(back) Subject: Re: Austin Opus 952; First United Methodist Church; Saratoga Springs, New York From: "Arie Vandenberg" <ArieV@ClassicOrgan.com> Date: Tue, 21 Dec 2004 17:23:34 -0500   Daniel,   The long and the short of it is, in this case, they don't want an organ,=20 they don't ever want an organ. It ruins their sight lines, and they don't= =20 plan on using an organ in there.   It is hard for us organ buffs to think this, but the organ is not main=20 stream at the moment, and may never be again. Asking some outfit to keep=20 and maintain a pipe organ, if they don't in the least have interest in it,= =20 is like asking people to keep their relics (old cars, old barns, old=20 houses, etc) because someone else is interested in looking at them. If=20 organists really want to keep all those old pipe organs going, they should= =20 be willing to set up funds to maintain them in perpetuity. Then maybe we=20 will see some of these organs that are presently being given away, kept=20 where they are, and used periodically.   Arie V.         At 03:33 PM 2004-12-21 -0600, you wrote: >Some of you may be familiar with the current project to convert the former= =20 >First Methodist Church building of Saratoga Springs, NY to a non-religious= =20 >affiliated performance venue called Universal Preservation Hall. > >As part of the project, they have removed the 1920s Austin organ of 59=20 >ranks--opus 952. According to an acquaintance who has played the=20 >instrument, this organ featured a 5 or 6 rank antiphonal echo division=20 >housed in one of the rear towers. > >You can see pictures of the building and organ(s) at the link below: > >http://www.universalpreservationhall.org/ > >There are at least three pictures of the organ(s): > >1. 1870s view of the first installation with the center fa=E7ade pipes=20 >removed (that might be them leaning against the balcony wall on the left). >2. View of the 1920's Austin with larger fa=E7ade. >3. Mid-twentieth century view of the organ and sanctuary. Woodwork=20 >painted sky-blue, and the organ fa=E7ade either gone or covered up with=20 >cloth screens. > >One of the justifications for removing the organ was the fact that the=20 >newer 1920's organ consumed the entire smallish apse, and obstructed two=20 >gothic windows that were exposed with the smaller, earlier organ that was= =20 >installed. > >Another reason was cost of restoration. Indeed, the corporation was=20 >relieved to have someone come and remove it for free, and not have to pay= =20 >a large fee for removal. "Someone" in the "west" spent 32 days removing=20 >the instrument, and has "carefully" stored it for future incorporation=20 >(into another instrument) or installation. > >While its at least nice that the instrument was "saved", its too bad that= =20 >it couldn't have really been "saved" in the building. Of course, another= =20 >alternative might be to install a smaller, late 19th century building that= =20 >wouldn't obscure the architecture so much. It would seem, to us, at=20 >least, that a fine orchestral organ would have been the "icing on the=20 >cake" in a large, beautiful performance venue... > >Daniel Hancock      
(back) Subject: Unusual stops Re: 128' stops From: "James Edward Mackay" <ymcmlx@gmail.com> Date: Tue, 21 Dec 2004 17:42:52 -0600   This post reminds me of a humourous set of pages I was given years ago. I have no idea who gave them to me, but they have provided many laughs over the year. I'd be happy to send a copy to anyone who wants one. Just send me a note <organist@att.net> or <ymcmlx@gmail.com>.   James   Concerning the MAYTAG PIPE ORGAN:   =E2=80=94 The Cathedral of Our Lady of Venus de Milo on the Half Shell presents AN ORGAN RECITAL played with impeccable speed and agility on their brand, spanking new, fabulously expensive MAYTAG PIPE ORGAN   =E2=80=94 Outline: The Service of Holy Communion on the Feast Day of Saint Roscoe, including the prelude "Caprice for the Tuba Mirabilis," service music by Rod McKuen, and the hymn, "The Dove Descending Bumps His Head" (Tune: Concussion).   =E2=80=94 One of the recital programmes: by Gale St=C3=B6rm, Toccato XIX, = in F-sharp minor, "The Tornado"; by J. J. O. S. N. Bach, Chorale Preludes on "By the Waters of Lake Eola," "By the Shores of Gitchenigoomie" (double pedal), "By the Shining Big-see Waters" (canon at 38th), and "Herr Jesu, meine Nose doth Run".   =E2=80=94 These stops in the specs: Great (Manual II), 32' Contra-Ceptive,= 8' Guitar, 1' Super-Duper Octav, 8' Cornucopia =E2=80=A2 Swell (Manual III), 1= 6' Trashkann, 8' Oboe Celeste, 1' Shrille =E2=80=A2 Choir (Manual I), 16' Tuba Mirabilis, 16' Tuba Mirabilis Celeste; Echo (Manual IV), 16' Glass Harmonica Celeste =E2=80=A2 Solo (Manual V), 64' Gamba Celeste en chamade, = 2' Mildred Pierce, 16' Hand Grenade =E2=80=A2 Pedal (two stops only), 64' Vox humana, 32' Subbass celeste, Tremolo =E2=80=A2 Generals, 198 general piston= s, Organ On/Off, Prinzipals-become-chimes =E2=80=A2 Manuals VI and VII control the somewhat less pretentions Kenmore-Norge Pipe Organ at the Second-to-the-Last Presbyterian Church.   Concerning the A.G.O. JACKSON CHAPTER ALL-MEMBER RECITAL:   =E2=80=94 Pipework: Midwestern-Organ Supply Co., Bleary, Pa. =E2=80=A2 Con= sole: new folding type, Dorian-Skinny Co.   =E2=80=94 Programme: by Bach, "Tomato, Avacado and Fig in C"; by Handle, T= he Do-do and the Hoot Owl; by Melongrow, "Tumult in the Practice Room" from (from Passionate Symphony).   =E2=80=94 The Midmer-Slosh Organ =E2=80=A2 Swell (Manual III), 9' Vile Cele= ste, Trembly Aunt =E2=80=A2 Great (Manual II), 8' Hell Trumpet =E2=80=A2 Terrifi= c (Manual I), 2 2/3' Nasty, 8' Corno de Pisces =E2=80=A2 Piddle, 64' Sack Butt, III Cough Mixture.   Concerning the HISTERICAL ORGAN RECITAL SERIOUS:   =E2=80=94 Selections: "Extended Chorale on 'Bringing in the Sheaves'; "The Swan"; "Toccata and Fudge from 'Midsummer Day's Nightmare'.   =E2=80=94 The Organ =E2=80=A2 Positif (Manual I), 8' Cor d'Apple, Nimbleste= rn =E2=80=A2 Grate (Manual II), 16' Contra-Many Blessings, 8' Bourbon, Mixture (3 parts gin, 2 of rum) =E2=80=A2 Swill (Manual III), 8' Gagging Principal, 8' Celes= te Holme =E2=80=A2 Peddle, 32' Bumble Bee, 2' Wasp =E2=80=A2 Couplers, Music R= ack to Grate, Medicine Chest to Swill, Page Turner to Organ Bench.       On Sat, 18 Dec 2004 08:26:57 +0100, Jarle Fagerheim <jarle_fagerheim@yahoo.co.uk> wrote: > Good morning, >=20 > I've been wondering for a while what effect a 128' or even 256' open > wood pipe would have   --=20 JAMES EDWARD MACKAY Fargo, North Dakota USA ymcmlx@gmail.com organist@att.net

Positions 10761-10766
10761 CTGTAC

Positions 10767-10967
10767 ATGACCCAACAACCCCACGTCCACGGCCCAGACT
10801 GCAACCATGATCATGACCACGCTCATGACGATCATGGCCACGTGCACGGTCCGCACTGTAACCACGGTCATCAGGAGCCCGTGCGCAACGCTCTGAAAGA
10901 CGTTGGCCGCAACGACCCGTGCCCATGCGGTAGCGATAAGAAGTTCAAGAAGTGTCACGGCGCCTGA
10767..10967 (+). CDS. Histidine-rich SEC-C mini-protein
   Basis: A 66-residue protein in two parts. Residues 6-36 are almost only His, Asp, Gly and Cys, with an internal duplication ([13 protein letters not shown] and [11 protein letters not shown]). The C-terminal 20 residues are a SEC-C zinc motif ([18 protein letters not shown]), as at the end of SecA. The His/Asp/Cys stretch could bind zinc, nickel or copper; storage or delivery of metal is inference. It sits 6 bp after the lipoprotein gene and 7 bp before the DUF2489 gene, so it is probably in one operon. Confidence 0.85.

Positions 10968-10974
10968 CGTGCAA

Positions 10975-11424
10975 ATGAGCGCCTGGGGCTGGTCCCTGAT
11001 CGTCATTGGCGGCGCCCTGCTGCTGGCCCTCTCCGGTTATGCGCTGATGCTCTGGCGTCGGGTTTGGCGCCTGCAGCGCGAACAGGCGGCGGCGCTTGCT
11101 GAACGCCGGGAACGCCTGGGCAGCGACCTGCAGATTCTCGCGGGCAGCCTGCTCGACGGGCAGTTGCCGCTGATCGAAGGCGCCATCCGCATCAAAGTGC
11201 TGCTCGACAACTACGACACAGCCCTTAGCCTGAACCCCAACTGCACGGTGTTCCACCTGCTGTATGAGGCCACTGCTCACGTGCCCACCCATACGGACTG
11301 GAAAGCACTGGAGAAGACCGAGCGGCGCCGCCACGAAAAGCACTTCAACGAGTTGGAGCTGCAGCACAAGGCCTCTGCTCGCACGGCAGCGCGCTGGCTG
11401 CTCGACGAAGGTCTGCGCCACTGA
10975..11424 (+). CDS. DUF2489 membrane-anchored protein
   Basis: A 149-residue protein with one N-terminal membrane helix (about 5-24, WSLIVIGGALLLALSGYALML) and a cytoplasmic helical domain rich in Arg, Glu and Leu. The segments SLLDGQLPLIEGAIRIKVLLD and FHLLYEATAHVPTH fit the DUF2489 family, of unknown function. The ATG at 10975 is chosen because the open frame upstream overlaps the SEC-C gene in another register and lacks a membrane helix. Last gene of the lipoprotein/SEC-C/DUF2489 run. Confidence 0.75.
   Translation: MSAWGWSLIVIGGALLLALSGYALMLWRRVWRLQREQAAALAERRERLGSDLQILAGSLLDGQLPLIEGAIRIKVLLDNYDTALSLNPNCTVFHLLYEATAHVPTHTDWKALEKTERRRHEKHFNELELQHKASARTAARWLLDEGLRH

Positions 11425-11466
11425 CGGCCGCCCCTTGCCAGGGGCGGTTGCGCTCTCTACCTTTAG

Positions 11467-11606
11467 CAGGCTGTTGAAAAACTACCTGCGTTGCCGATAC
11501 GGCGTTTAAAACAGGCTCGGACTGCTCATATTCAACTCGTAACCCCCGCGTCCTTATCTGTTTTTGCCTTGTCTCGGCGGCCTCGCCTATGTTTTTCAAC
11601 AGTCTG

(back) Subject: Looking for recordings From: "Stephen Best" <stevebest@usadatanet.net> Date: Tue, 21 Dec 2004 19:21:38 -0500   Greetings to all!   Anyone know of any commercially available CD's that include David N. Johnson's "Trumpet Tune in D Major" and his "Processional in E Flat Major?"   Thanks!   Steve Best in Utica, NY